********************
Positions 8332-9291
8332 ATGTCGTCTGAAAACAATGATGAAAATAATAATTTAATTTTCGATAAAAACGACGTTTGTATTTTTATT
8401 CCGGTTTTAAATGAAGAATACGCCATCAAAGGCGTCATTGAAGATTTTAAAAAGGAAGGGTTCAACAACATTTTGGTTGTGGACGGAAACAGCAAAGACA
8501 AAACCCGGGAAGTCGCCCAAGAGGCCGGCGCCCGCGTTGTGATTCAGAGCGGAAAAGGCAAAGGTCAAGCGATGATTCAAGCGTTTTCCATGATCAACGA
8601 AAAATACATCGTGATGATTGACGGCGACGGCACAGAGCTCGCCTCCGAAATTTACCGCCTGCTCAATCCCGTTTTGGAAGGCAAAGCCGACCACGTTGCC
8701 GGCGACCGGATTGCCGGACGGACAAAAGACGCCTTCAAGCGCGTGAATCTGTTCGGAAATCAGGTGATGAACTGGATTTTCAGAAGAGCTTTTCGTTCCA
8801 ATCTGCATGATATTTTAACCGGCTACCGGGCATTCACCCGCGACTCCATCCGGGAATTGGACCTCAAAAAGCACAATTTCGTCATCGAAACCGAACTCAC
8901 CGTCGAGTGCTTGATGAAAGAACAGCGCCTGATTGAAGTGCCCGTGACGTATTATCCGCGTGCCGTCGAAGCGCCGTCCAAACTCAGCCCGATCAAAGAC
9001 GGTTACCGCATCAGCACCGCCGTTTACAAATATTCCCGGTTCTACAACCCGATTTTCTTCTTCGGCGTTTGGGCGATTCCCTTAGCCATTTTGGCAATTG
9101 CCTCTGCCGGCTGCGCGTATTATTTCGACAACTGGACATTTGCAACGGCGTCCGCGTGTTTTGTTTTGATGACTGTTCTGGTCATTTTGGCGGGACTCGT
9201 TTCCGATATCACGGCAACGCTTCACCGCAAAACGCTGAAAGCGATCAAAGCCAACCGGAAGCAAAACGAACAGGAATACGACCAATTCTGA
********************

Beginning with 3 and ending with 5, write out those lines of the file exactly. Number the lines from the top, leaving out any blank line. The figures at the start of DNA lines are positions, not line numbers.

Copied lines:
8401 CCGGTTTTAAATGAAGAATACGCCATCAAAGGCGTCATTGAAGATTTTAAAAAGGAAGGGTTCAACAACATTTTGGTTGTGGACGGAAACAGCAAAGACA
8501 AAACCCGGGAAGTCGCCCAAGAGGCCGGCGCCCGCGTTGTGATTCAGAGCGGAAAAGGCAAAGGTCAAGCGATGATTCAAGCGTTTTCCATGATCAACGA
8601 AAAATACATCGTGATGATTGACGGCGACGGCACAGAGCTCGCCTCCGAAATTTACCGCCTGCTCAATCCCGTTTTGGAAGGCAAAGCCGACCACGTTGCC